NHS figures show that in 2015/16, 6% of people with learning disabilities were employed, a figure largely unchanged from the previous year.
This compares horrendously with the UK unemployment rate which currently stands at 4.5%.
The figure has been extensively and perhaps understandably bandied about in the media, generally in articles criticising progress in the government’s manifesto commitment to halving the disability employment gap.
But the data is really rather more interesting than this headline alone suggests. Because returns are made by local authorities, it is possible to examine learning disability employment at local authority level.
This is really helpful as you can easily identify the areas where good progress is being made – and of course what might be possible nationally if everyone was able to make similar progress.
So congratulations Hounslow and Bexley, the two local authorities with an employment rate for people with learning disabilities of 20% or more.
I’m sure Nottingham, Birmingham, Hull, Lambeth, Walsall, Manchester, Wolverhampton, South Tyneside, Warrington, Blackburn and Sandwell (all 1% or less) could learn a lot from you.
Congratulations also to North East Lincolnshire, which has seen an increase of 12% in the learning disability employment rate over the past 12 months.
Your achievements are in stark contrast to Luton, Kent and Doncaster whose rates have each fallen by 6%.
Of course local factors and economic circumstances are relevant and you might expect employment in the south east to be easier than in the north.
But a 6% reduction in Kent at the same time as a 12% increase in North East Lincolnshire suggests there’s more to it than just local economics.
Employing people with a learning disability may be important, but let’s not pretend it isn’t hard.
I recently listened to a Dimensions staff member describing the challenges she had faced in finding the right people, and offering them the right support, to deliver reception services at our Head Office.
The talk was in parts joyous and brought tears to my eyes – but is was also excruciating to hear how we hadn’t done enough to support her, as a manager, to recruit and train and support a small team of people with learning disabilities.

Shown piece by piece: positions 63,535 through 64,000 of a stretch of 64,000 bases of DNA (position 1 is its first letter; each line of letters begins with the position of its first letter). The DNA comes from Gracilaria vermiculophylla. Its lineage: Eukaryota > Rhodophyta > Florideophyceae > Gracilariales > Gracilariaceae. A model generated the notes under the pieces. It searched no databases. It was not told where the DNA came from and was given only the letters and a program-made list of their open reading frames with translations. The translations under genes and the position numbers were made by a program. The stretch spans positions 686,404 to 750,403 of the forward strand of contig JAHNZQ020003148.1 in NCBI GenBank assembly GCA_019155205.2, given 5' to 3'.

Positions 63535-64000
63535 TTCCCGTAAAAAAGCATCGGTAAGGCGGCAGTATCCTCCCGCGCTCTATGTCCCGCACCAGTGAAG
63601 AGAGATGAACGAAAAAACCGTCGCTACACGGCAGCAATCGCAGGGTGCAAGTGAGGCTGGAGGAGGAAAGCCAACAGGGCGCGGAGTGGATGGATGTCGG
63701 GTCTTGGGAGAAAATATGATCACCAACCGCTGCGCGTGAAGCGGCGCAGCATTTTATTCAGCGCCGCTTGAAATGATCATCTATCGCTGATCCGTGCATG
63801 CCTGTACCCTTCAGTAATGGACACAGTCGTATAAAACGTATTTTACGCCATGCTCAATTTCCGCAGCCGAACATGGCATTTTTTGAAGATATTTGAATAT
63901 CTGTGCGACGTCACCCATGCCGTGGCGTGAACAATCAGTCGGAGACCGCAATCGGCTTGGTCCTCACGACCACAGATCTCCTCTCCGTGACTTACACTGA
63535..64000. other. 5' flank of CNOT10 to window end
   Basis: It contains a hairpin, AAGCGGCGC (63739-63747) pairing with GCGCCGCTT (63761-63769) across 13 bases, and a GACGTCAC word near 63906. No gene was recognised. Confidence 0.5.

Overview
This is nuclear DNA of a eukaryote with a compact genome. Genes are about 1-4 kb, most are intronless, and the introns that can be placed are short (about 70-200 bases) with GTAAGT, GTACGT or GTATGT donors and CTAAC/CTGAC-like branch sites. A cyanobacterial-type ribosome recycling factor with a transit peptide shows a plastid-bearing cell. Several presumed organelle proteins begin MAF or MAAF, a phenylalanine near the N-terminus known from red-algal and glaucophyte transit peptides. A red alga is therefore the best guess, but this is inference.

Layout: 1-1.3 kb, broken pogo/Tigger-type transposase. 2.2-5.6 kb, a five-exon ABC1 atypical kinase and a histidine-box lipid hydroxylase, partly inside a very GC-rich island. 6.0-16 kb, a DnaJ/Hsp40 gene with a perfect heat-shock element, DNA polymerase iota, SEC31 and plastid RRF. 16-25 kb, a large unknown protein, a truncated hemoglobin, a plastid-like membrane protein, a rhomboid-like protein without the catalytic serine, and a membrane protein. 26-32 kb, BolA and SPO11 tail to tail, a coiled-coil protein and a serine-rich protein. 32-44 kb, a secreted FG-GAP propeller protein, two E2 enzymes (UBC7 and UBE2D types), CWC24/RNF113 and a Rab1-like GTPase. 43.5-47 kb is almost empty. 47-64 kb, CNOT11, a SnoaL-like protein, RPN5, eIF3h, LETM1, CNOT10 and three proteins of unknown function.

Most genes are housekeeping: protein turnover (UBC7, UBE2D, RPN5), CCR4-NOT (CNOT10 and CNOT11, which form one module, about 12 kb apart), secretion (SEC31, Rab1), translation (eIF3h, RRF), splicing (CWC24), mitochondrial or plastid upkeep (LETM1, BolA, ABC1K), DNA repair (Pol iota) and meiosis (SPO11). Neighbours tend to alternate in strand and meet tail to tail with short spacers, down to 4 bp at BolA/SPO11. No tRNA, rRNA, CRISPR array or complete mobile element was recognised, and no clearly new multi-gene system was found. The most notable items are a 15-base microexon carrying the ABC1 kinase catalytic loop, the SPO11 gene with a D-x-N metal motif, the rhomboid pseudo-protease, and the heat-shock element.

So whilst I was really embarrassed I was also immensely heartened by her success. After all if she could do it without support, what could be possible with it?
Knowing how not to do something can be as valuable as knowing how to do it (sometimes.)
Her success was down to her never-say-die attitude and her determination to make it work for her new team members and for the organisation.
Listening to her was a timely reminder for us all to walk the talk when it comes to supported employment.
In addition to our reception team, Dimensions now employs a film maker with learning disabilities, campaign advisers and spokespeople.
And most critically, nearly 50 experts by experience who quality check our services, interview for new staff and run induction training up and down the country.
Seeing how they are changing the organisation for the better helps me think we’re now getting it right more often than still getting it wrong.
If I had to pinpoint one thing that I think makes Dimensions genuinely different, something that embeds in our DNA our commitment to our vision of ‘an inclusive society where people have equal chances to live the life they choose’, it is examples such as this team.
I believe that employing people with learning disabilities in such a diverse range of roles across the organisation is what every organisation – not every provider – every employer in the UK can do and should commit to achieving.
So if you’re running a company in the UK today and not employing people with learning disabilities and autism, get your act together.
You’re missing out on employing people who are hard workers and great colleagues; employees who will make a positive difference to your company.